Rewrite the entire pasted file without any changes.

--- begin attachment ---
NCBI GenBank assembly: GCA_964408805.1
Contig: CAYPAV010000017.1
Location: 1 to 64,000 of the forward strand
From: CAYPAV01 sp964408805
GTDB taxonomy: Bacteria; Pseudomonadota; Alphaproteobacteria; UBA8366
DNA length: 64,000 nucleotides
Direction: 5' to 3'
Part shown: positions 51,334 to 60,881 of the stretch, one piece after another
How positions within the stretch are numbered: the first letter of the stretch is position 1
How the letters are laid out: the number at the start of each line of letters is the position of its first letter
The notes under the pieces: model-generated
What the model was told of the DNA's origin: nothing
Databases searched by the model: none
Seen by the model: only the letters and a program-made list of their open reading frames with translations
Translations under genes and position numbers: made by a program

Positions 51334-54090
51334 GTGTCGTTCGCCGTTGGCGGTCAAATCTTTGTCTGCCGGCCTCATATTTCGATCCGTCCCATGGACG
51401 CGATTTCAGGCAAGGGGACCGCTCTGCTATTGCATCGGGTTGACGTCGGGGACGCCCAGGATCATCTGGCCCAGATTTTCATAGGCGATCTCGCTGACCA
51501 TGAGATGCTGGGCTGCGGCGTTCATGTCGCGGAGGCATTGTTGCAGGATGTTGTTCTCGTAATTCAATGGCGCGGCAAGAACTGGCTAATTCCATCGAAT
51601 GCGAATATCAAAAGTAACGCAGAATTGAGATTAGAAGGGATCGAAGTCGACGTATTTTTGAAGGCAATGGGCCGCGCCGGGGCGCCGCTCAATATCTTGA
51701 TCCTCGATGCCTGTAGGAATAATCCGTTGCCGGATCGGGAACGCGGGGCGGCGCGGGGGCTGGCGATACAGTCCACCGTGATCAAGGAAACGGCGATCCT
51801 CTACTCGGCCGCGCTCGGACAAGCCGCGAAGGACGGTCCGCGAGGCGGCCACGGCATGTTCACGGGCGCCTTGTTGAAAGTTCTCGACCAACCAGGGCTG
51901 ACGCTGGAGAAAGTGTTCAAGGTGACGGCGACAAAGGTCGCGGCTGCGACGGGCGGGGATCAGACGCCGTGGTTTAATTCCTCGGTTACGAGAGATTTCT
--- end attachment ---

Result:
NCBI GenBank assembly: GCA_964408805.1
Contig: CAYPAV010000017.1
Location: 1 to 64,000 of the forward strand
From: CAYPAV01 sp964408805
GTDB taxonomy: Bacteria; Pseudomonadota; Alphaproteobacteria; UBA8366
DNA length: 64,000 nucleotides
Direction: 5' to 3'
Part shown: positions 51,334 to 60,881 of the stretch, one piece after another
How positions within the stretch are numbered: the first letter of the stretch is position 1
How the letters are laid out: the number at the start of each line of letters is the position of its first letter
The notes under the pieces: model-generated
What the model was told of the DNA's origin: nothing
Databases searched by the model: none
Seen by the model: only the letters and a program-made list of their open reading frames with translations
Translations under genes and position numbers: made by a program

Positions 51334-54090
51334 GTGTCGTTCGCCGTTGGCGGTCAAATCTTTGTCTGCCGGCCTCATATTTCGATCCGTCCCATGGACG
51401 CGATTTCAGGCAAGGGGACCGCTCTGCTATTGCATCGGGTTGACGTCGGGGACGCCCAGGATCATCTGGCCCAGATTTTCATAGGCGATCTCGCTGACCA
51501 TGAGATGCTGGGCTGCGGCGTTCATGTCGCGGAGGCATTGTTGCAGGATGTTGTTCTCGTAATTCAATGGCGCGGCAAGAACTGGCTAATTCCATCGAAT
51601 GCGAATATCAAAAGTAACGCAGAATTGAGATTAGAAGGGATCGAAGTCGACGTATTTTTGAAGGCAATGGGCCGCGCCGGGGCGCCGCTCAATATCTTGA
51701 TCCTCGATGCCTGTAGGAATAATCCGTTGCCGGATCGGGAACGCGGGGCGGCGCGGGGGCTGGCGATACAGTCCACCGTGATCAAGGAAACGGCGATCCT
51801 CTACTCGGCCGCGCTCGGACAAGCCGCGAAGGACGGTCCGCGAGGCGGCCACGGCATGTTCACGGGCGCCTTGTTGAAAGTTCTCGACCAACCAGGGCTG
51901 ACGCTGGAGAAAGTGTTCAAGGTGACGGCGACAAAGGTCGCGGCTGCGACGGGCGGGGATCAGACGCCGTGGTTTAATTCCTCGGTTACGAGAGATTTCT